Originally posted by Scott A.E. Smith.
Sean Sinclair is on exchange at Copenhagen Business School in Denmark, but he took a break from his studies to catch up with, across the Atlantic, ‘Coach’ Kirk Yanofsky. Kirk recently returned to campus from his Corporate Residency with Nova Scotia Business Inc. (NSBI). In December 2011, Kirk was voted by his peers as the Class of 2013?s first-year Student of the Year. He’s a former volleyball coach, a proud father to (the cutest kid on Earth) Paige, and an all-around great guy. Enjoy!
Also: look out for our next feature with MBA Society President Christie Lang, also of the Class of 2013 (and who happened to do her Corporate Residency with Kirk at NSBI)!
You have a very interesting life story that sets you apart from the rest of your cohort. Please tell us about yourself, Kirk.
I came to the program with a slightly different (and somewhat longer) life experience than the rest of my classmates. I was a high-performance athlete coming out of high school and throughout university. I have been fortunate to have travelled extensively in Canada and been to a few places in Europe. My first career and passion was volleyball and coaching was a natural progression after my playing days. I attended the National Coaching Institute in Calgary (one of only two centres at the time) and received my NCCP Level 4 certification (which qualified me to prepare athletes for national and international level competition). A decade-long career as a professional coach followed (in university and with the national team). After this, I moved on take advantage of an opportunity to work locally (Halifax) in medical devices marketing, education and sales. After a couple years, while this was a good job with some great people, I decided it was not the right job for me and I started to look at other options. After much evaluation this led me back to Dalhousie for degree #3—I have a BSc (’93) and MSc (’99), also from Dal.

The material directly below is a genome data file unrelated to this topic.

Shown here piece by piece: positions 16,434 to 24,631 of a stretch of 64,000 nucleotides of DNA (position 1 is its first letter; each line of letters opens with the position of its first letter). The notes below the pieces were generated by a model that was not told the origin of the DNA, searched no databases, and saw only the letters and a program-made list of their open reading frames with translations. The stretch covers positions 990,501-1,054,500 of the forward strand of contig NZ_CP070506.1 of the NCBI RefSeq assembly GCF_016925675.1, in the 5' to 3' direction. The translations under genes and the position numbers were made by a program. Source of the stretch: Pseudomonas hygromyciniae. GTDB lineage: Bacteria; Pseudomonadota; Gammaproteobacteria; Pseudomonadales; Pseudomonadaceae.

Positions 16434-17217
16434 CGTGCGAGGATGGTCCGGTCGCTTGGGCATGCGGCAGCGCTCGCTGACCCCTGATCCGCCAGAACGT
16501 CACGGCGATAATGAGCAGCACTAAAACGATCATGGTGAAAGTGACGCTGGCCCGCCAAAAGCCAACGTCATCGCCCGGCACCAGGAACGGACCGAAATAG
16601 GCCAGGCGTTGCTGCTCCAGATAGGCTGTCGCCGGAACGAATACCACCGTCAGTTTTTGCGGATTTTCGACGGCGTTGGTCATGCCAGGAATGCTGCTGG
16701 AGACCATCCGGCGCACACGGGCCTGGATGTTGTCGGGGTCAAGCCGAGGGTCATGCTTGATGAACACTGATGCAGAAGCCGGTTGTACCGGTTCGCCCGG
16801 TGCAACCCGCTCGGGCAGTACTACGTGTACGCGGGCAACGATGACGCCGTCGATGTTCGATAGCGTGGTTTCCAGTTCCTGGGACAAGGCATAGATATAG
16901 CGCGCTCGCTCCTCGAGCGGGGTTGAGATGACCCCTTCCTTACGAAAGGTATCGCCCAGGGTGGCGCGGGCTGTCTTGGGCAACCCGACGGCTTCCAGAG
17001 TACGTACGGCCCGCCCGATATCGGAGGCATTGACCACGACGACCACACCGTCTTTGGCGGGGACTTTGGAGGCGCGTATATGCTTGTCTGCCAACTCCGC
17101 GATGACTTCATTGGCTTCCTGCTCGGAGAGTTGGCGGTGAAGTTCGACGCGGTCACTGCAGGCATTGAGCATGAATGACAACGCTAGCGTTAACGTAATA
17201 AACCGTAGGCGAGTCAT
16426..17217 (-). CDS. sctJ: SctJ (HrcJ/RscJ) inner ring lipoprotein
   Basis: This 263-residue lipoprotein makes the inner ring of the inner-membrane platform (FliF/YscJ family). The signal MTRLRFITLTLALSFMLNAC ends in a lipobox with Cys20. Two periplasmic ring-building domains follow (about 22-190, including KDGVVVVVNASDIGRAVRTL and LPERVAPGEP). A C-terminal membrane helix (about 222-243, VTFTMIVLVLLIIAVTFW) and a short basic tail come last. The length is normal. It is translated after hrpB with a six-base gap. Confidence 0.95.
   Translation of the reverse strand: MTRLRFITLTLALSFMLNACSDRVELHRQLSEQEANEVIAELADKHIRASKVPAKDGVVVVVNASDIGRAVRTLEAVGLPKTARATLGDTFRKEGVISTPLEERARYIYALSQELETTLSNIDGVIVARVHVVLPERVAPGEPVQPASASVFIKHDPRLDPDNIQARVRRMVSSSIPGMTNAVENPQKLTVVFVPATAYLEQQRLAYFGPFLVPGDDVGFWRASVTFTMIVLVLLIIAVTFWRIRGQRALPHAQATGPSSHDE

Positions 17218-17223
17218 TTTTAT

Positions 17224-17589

Apart from all this, I had the amazing experience of becoming a father in 2007, and the challenging experience of my wife passing away after a battle with leukemia in 2010.
Most recently, I did my corporate residency at NSBI here in Halifax.
Was it difficult to get back into the academic mindset after working for that long? And do you feel that your life experience provides you with a different focus and respect for academia than, say, your younger counterparts?